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How to tell GSM/UMTS panels apart? (Question for Jonathan among others)

Discussion in 'Cell Tower Hunting Club' started by ShoresGuy, Feb 27, 2006.

  1. ShoresGuy

    ShoresGuy Euer WA Experte in Europa
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    I have another question related to panel setups and how to best tell them apart. Here in Germany, I know that most sites are GSM 900/1800 or co-located GSM 900/1800/UMTS 2100 or GSM 1800/UMTS 2100 sites since a few people have gone out of their way to meticulously collect this information on their tower location websites.

    My question is how can I tell a GSM 900 and 1800 panel apart from another and also how do I recognize a UMTS panel? Up until now, I've always assumed (perhaps correctly) that a long panel indicates a higher frequency range/band thus an extremely long panel normally indicates the presence of a UMTS setup. To complicate the issue even further, some UMTS panels have the same length and width as standard GSM 900 and GSM 1800 panels.

    TIA
     
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  2. ShoresGuy

    ShoresGuy Euer WA Experte in Europa
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    I found some info here on how Vodafone and E-Plus set up their GSM/UMTS sites which makes it easier to tell which technology is being used.

    Vodafone uses a 4-cable setup for the combined GSM 900/UMTS setups. Their sites with GSM 900 or GSM 1800 and GSM 900/1800 have a 2-cable setup (2 for each antenna).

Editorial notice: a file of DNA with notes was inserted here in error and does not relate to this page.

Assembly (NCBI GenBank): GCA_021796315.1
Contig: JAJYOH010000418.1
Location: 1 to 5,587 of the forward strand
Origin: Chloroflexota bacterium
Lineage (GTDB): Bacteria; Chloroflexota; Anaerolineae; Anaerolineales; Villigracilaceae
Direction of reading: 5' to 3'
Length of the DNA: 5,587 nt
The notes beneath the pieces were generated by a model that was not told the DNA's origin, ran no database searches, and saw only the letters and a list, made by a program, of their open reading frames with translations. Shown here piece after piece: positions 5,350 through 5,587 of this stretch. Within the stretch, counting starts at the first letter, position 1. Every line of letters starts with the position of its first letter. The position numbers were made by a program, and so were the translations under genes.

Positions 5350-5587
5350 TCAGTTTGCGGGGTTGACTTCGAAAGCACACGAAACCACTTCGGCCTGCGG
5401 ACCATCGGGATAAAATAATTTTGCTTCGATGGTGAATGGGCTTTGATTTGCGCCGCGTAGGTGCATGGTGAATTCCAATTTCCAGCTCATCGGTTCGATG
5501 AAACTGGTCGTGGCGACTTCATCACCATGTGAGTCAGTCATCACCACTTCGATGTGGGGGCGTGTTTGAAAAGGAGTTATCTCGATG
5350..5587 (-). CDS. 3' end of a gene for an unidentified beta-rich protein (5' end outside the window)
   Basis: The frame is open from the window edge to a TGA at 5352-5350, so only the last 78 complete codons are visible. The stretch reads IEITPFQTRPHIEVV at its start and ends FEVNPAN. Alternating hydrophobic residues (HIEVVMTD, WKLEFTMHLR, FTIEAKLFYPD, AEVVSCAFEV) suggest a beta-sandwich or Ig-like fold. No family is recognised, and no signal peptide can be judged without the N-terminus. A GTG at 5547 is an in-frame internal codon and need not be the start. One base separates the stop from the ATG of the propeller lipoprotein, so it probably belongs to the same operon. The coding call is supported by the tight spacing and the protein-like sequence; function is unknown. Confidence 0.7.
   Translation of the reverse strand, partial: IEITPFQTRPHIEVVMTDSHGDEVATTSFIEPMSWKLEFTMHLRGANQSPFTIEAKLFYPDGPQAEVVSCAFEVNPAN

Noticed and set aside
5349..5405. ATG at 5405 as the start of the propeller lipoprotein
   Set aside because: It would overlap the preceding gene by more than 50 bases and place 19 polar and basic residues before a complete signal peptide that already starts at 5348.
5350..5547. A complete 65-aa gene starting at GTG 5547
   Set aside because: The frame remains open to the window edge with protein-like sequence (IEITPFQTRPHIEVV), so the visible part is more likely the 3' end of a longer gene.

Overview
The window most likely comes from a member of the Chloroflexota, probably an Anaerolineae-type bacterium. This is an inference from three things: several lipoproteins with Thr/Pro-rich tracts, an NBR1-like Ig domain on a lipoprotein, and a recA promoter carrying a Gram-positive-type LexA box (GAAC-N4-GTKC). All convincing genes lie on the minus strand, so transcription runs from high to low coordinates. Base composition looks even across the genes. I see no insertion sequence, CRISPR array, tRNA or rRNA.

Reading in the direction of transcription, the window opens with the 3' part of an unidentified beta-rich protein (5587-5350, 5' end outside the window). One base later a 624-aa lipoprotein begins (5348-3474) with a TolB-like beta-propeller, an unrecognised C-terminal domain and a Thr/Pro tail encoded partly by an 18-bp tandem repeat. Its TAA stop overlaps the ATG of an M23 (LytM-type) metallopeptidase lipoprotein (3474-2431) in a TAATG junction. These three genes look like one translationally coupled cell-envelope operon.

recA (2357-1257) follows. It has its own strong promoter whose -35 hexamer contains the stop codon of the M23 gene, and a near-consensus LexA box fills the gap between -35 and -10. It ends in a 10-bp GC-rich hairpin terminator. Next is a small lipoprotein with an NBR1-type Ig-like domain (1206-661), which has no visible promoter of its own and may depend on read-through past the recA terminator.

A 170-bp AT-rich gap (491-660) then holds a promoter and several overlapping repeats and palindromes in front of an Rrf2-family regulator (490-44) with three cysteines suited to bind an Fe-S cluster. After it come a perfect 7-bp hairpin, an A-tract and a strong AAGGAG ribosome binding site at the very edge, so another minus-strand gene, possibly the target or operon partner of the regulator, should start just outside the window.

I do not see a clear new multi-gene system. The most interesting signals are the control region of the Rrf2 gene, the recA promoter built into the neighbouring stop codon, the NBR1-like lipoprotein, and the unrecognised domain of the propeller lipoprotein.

"20.06.2004:

    DXBM02 Düren-Mariaweiler: Foto des Hotels Mariaweiler Hof aktualisiert.

    Bemerkenswert ist, dass an einem Mast gleich zwei Netzbetreiber ihre Antennen installiert haben, obwohl eigentlich genügend Platz vorhanden ist. Wenn man sich das Antennenbild genauer betrachtet, kann man erkennen (4 Kabelein-/ausgänge), das über die Vodafone-Kombiantennen sowohl GSM900-Signale als auch UMTS-Signale gesendet werden. E-Plus hat hier noch keinen UMTS-Sender, hier sind jeweils nur 2 Kabel pro Antenne angeschlossen."

    Translation:
    The noticeable aspect to certain Vodafone and E-Plus setups are that in this particular case one monopole has two providers mounted to it even though there is enough space in the immediate area around the mast. If you look closely at the antenna setup, you can see that the Vodafone multi-frequency antennas broadcast both GSM 900 and UMTS signals (4 cables - 2 in and 2 out connectors per antenna). E-Plus doesn't have UMTS at this location yet so their GSM 1800 antennas have only 2 cables per antenna.

    Source:
    http://www.duven.de/d2sender/d2log04.htm (Entry for June 20th, 2004 (20.06.2004)

    Maybe this is a simpler method to determine what kind of setup T-Mobile, Vodafone, E-Plus and O2 have at each of their locations.
     
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  3. Jonathan Kramer

    Jonathan Kramer Telecom Atty/RF Engr.
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    I'm of the opinion that with all of the options of antenna radome designs (and that's what we're really talking about, not antennas), its virtually impossible to say with any certainty that an XYZ design is for GSM, and an ABC design is for UMTS.

    Antennas are designed by band, bandwidth, propagation pattern, stacking, etc. They are hidden inside radomes, some of which have external reflectors, and some of which don't. Some antennas are single band, some more. Some radomes have bottom-mounted connectors, some have rear connectors.

    I'm getting a headache!

    =Jonathan=
     
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  4. ShoresGuy

    ShoresGuy Euer WA Experte in Europa
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    I see, thanks for the info :)
     
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